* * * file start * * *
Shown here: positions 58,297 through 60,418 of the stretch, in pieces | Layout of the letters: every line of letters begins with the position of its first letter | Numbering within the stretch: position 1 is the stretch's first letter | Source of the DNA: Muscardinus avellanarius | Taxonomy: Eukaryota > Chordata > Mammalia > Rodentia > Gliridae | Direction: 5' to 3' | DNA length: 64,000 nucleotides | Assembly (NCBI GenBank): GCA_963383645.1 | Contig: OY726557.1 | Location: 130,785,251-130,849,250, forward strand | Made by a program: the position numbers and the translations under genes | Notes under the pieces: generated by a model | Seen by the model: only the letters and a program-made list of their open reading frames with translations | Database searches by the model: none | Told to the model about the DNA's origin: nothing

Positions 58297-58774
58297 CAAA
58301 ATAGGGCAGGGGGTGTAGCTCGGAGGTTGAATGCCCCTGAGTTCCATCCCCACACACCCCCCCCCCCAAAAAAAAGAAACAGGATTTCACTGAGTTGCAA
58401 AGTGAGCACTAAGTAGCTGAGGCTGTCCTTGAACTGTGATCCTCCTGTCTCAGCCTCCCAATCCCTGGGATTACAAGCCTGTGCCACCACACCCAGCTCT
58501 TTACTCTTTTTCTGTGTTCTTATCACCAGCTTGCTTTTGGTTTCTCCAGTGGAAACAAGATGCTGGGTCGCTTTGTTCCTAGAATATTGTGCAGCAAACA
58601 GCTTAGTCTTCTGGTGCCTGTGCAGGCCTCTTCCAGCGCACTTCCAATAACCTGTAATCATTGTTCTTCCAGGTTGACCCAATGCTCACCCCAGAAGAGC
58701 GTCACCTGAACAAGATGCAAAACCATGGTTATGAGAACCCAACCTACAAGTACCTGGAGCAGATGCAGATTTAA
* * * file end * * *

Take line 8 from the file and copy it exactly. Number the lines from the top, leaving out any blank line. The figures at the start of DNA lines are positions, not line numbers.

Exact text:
58701 GTCACCTGAACAAGATGCAAAACCATGGTTATGAGAACCCAACCTACAAGTACCTGGAGCAGATGCAGATTTAA